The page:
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Space Station Provides New 'Window' for International Polar Year
ISS image of melt water pooled on the surface of iceberg A-39D, currently drifting near South Georgia Island It's happened only three other times in history. But this time, the International Polar Year will have unprecedented access to an out-of-this-world platform -- 210 miles up in space.

The International Polar Year is a collaborative effort to study the Arctic and the Antarctic from March 2007 to March 2009. Crew members on the International Space Station are supporting the scientific program by taking new snapshots of Earth's polar regions -- the areas of the globe surrounding the North and South poles -- from the unique vantage point of space.

Image above, right: This image taken aboard the International Space Station shows melt water pooled on the surface of iceberg A-39D. When the image was taken in 2004, the iceberg was drifting near South Georgia Island. Credit: NASA

It's been 50 years since the last event like this, with previous polar years observed in 1882 and 1932. This year will have the largest number of participants, with thousands of scientists from more than 60 countries examining the polar regions in a wide range of topics, including surface and atmospheric temperatures, changes in snow and ice and the shrinkage of glaciers. They also hope to dip into unexplored areas.

Because the International Space Station provides a unique venue for observing polar phenomena, NASA has invited scientists participating in the polar program to submit requests for relevant imagery to be photographed from space.

Polar Mesospheric Clouds -- or PMC -- over Alaska, and NW Canada. Image at right: Polar Mesospheric Clouds (PMC) are seen over Alaska and northwestern Canada. PMC occur at high altitudes and generally high latitudes, and are best observed right after sunset. Observations suggest that the frequency of PMCs is increasing, possibly related to global climate change. Credit: NASA

As part of the Crew Earth Observations experiment, space station astronauts photograph designated sites and dynamic events on the Earth’s surface using digital cameras equipped with a variety of lenses. Depending on the station's position and weather in the target regions, astronauts can collect high-resolution digital photos of a specific location or lower-resolution photos that cover very large areas.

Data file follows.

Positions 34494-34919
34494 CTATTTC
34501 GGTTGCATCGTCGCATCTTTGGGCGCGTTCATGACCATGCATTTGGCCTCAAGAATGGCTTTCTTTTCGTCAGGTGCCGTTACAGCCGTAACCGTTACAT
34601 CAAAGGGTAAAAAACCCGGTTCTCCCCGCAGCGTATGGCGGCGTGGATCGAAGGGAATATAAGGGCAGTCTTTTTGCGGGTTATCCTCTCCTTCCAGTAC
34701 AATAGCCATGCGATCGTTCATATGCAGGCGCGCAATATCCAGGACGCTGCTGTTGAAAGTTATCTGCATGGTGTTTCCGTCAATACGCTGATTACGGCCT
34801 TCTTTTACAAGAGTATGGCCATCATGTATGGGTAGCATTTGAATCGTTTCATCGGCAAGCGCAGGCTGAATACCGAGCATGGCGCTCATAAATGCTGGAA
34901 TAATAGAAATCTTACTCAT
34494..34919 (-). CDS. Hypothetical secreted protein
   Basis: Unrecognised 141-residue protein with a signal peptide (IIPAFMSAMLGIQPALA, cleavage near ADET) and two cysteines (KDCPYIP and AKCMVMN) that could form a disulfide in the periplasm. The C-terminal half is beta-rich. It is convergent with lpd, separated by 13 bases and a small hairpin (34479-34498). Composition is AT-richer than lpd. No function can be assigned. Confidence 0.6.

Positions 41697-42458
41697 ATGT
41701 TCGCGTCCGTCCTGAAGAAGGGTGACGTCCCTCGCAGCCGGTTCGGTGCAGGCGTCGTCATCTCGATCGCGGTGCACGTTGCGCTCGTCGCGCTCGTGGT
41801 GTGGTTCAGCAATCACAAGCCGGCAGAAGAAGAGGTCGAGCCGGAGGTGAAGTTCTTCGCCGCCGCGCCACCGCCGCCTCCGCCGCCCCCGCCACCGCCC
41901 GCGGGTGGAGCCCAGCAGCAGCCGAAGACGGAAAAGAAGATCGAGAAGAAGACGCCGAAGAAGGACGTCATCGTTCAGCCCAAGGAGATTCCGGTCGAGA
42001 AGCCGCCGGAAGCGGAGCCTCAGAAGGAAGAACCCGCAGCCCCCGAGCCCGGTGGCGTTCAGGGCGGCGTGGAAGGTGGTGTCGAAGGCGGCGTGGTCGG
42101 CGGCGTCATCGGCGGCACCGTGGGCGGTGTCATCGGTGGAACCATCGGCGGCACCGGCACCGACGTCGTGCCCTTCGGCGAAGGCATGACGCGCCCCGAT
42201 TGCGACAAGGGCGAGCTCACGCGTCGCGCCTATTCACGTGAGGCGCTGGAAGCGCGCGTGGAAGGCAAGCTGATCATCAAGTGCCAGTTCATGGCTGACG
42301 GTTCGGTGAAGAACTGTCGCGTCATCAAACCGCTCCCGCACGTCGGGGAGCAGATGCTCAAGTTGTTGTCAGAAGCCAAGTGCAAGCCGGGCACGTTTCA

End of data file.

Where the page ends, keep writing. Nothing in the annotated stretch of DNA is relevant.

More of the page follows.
During the timeframe of the International Polar Year, polar observations are a scientific focus for the Crew Earth Observations experiment; the experiment is designated CEO-IPY.

Previous space station crew members have photographed such phenomena as auroras, polar mesospheric clouds and patterns and calving of sea ice. Although the station does not cross the poles, astronauts can look toward the poles to document these phenomena.

"Polar regions are rich in phenomena obtuse to our daily temperate-region lives and naturally draw one's scientific attention, whether on or off of Earth," said NASA astronaut Don Pettit, the leader of the effort to link polar scientists with the space station. "I want IPY scientists on Earth to have access to the space station perspective, where observations can be made on the length scale of half a continent and will complement observations made on Earth or by higher orbiting satellites."

Aurora over the southern polar region at sunset. Image at right: This International Space Station image shows an aurora over the southern polar region at sunset. Credit: NASA

The Crew Earth Observations imagery Web site for CEO-IPY, http://eol.jsc.nasa.gov/ipy/ provides an online form that allows polar region investigators to interact with Earth observation scientists and define and submit their imagery requests.

"This information is integrated into daily communications with the station astronauts about their photo targets, so that crew members know what kind of photos would help the scientists, and when those areas will be visible through the windows of the station," said Cindy Evans, a NASA scientist who has been developing the online scientific resources.

All photos collected are posted on the Web for downloading and then adapted into polar year projects. Examples of imagery and detailed information about scientific observations from the space station also can be downloaded from the CEO-IPY Web site.

Steve Roy
Marshall Space Flight Center